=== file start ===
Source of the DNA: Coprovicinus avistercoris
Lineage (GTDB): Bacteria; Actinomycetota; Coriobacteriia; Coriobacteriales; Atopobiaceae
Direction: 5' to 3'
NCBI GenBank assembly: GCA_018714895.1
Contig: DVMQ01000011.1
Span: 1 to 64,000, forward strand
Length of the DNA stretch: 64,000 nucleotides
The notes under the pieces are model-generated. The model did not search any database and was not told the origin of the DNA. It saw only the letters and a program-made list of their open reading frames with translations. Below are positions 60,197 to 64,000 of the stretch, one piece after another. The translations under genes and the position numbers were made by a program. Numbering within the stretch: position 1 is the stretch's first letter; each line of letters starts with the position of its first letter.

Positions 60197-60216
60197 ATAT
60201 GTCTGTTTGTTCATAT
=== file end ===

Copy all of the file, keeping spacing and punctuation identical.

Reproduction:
Source of the DNA: Coprovicinus avistercoris
Lineage (GTDB): Bacteria; Actinomycetota; Coriobacteriia; Coriobacteriales; Atopobiaceae
Direction: 5' to 3'
NCBI GenBank assembly: GCA_018714895.1
Contig: DVMQ01000011.1
Span: 1 to 64,000, forward strand
Length of the DNA stretch: 64,000 nucleotides
The notes under the pieces are model-generated. The model did not search any database and was not told the origin of the DNA. It saw only the letters and a program-made list of their open reading frames with translations. Below are positions 60,197 to 64,000 of the stretch, one piece after another. The translations under genes and the position numbers were made by a program. Numbering within the stretch: position 1 is the stretch's first letter; each line of letters starts with the position of its first letter.

Positions 60197-60216
60197 ATAT
60201 GTCTGTTTGTTCATAT